The ongoing master plan update for Jekyll Island State Park is embroiled in controversies about well-founded overdevelopment concerns.

The Jekyll Island Authority (JIA), responsible for preparing the update and getting it approved by a General Assembly oversight committee, has dodged the fundamental question about development limits, which is critical to Jekyll’s character.

Key to the ambiguous language of the proposed plan update is the status of the island’s golf courses, to be determined by a golf course master plan, yet to be approved. Without golf course issues being resolved, JIA seems unwilling to set limits on development, asserting it might be needed to pay for golf-course “modernization.”

JIA’s rationale conspicuously ignores a critically important financial fact. Although Jekyll’s maintenance and daily operations must be covered by JIA revenues, major capital improvement projects typically have been funded by the state.

This distinction has crucial significance when Georgia has a $6 billion budget surplus, partly due to federal economic recovery funds. The estimated $18 million that’s required for golf course modernization should be covered using state funds, not by sacrificing Jekyll’s natural beauty with more development.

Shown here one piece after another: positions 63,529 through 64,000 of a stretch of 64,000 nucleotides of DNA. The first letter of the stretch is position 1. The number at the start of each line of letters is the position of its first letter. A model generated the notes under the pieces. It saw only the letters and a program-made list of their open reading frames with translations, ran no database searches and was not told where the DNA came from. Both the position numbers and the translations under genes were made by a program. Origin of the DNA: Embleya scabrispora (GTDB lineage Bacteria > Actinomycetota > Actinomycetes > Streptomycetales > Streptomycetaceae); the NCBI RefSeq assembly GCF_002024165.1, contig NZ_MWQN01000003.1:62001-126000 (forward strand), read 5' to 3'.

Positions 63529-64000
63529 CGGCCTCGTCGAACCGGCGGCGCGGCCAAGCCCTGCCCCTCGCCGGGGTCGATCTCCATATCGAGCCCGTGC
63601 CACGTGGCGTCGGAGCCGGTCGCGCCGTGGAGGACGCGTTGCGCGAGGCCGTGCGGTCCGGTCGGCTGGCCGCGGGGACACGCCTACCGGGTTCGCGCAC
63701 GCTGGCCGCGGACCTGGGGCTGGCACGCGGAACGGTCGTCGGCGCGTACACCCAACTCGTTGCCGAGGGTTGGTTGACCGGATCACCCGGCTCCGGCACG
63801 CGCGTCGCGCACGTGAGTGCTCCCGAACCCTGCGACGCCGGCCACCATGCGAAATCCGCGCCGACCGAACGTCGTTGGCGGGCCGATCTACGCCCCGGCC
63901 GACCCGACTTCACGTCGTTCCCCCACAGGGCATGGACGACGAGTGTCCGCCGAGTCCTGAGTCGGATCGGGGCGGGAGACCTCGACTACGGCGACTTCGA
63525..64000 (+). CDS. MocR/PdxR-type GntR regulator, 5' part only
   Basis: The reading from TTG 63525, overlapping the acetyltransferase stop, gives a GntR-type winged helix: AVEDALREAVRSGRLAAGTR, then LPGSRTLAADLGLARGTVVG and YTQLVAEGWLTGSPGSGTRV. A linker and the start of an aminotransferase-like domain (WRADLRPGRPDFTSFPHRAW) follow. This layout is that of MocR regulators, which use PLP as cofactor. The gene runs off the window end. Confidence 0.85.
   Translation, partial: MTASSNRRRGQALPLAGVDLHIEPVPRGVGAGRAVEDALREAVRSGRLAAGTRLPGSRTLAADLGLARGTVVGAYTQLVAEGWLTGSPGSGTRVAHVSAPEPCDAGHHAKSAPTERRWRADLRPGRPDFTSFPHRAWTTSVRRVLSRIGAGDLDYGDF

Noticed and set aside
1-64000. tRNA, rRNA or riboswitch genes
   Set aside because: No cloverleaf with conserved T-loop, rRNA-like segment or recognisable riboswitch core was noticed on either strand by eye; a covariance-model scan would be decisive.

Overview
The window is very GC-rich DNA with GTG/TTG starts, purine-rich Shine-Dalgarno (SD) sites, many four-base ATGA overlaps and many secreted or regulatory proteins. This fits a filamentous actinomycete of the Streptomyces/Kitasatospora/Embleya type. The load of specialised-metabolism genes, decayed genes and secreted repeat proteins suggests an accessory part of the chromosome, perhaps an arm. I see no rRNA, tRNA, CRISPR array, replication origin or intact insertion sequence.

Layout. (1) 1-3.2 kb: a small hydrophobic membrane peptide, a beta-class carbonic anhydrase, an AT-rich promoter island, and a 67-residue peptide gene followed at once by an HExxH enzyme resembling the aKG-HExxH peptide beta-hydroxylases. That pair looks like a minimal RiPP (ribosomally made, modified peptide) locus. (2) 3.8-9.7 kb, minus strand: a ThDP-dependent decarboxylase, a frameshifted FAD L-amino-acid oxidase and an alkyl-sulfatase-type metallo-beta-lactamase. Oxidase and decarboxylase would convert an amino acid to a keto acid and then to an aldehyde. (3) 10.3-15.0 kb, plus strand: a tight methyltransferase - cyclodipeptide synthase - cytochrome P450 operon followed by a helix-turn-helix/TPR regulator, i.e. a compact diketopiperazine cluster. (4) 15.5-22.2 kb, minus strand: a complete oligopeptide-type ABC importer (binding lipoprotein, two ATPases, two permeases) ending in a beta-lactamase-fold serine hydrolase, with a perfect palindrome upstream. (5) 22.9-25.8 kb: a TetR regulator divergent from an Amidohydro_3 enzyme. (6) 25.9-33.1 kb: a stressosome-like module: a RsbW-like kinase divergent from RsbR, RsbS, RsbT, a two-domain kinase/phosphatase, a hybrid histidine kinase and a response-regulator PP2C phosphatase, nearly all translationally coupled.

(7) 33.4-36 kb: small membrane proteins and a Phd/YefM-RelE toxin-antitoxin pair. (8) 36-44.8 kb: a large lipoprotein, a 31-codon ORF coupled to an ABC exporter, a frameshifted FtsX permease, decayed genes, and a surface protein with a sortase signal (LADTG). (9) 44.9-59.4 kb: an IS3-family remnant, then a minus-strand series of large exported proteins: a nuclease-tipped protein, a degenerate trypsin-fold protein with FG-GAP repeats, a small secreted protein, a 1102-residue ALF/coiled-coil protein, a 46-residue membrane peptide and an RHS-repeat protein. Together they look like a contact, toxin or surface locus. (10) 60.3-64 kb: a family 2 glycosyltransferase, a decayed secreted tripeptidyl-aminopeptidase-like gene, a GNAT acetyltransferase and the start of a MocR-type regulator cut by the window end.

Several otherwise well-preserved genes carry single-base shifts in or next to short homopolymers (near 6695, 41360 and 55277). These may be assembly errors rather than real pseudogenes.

If, as discussed, a nine-hole course is used for commercial and residential development to generate income needed to pay for modernizing the remaining golf courses, Jekyll’s character will be irreparably damaged. Similar concerns were expressed in thousands of public comments submitted in JIA’s online-survey about the master plan.

Jekyll’s master plan update must establish growth limits honoring public opinion, consistent with capacity study recommendations and the history of capital-improvement funding within Jekyll Island State Park.

David Kyler

Center for a Sustainable Coast

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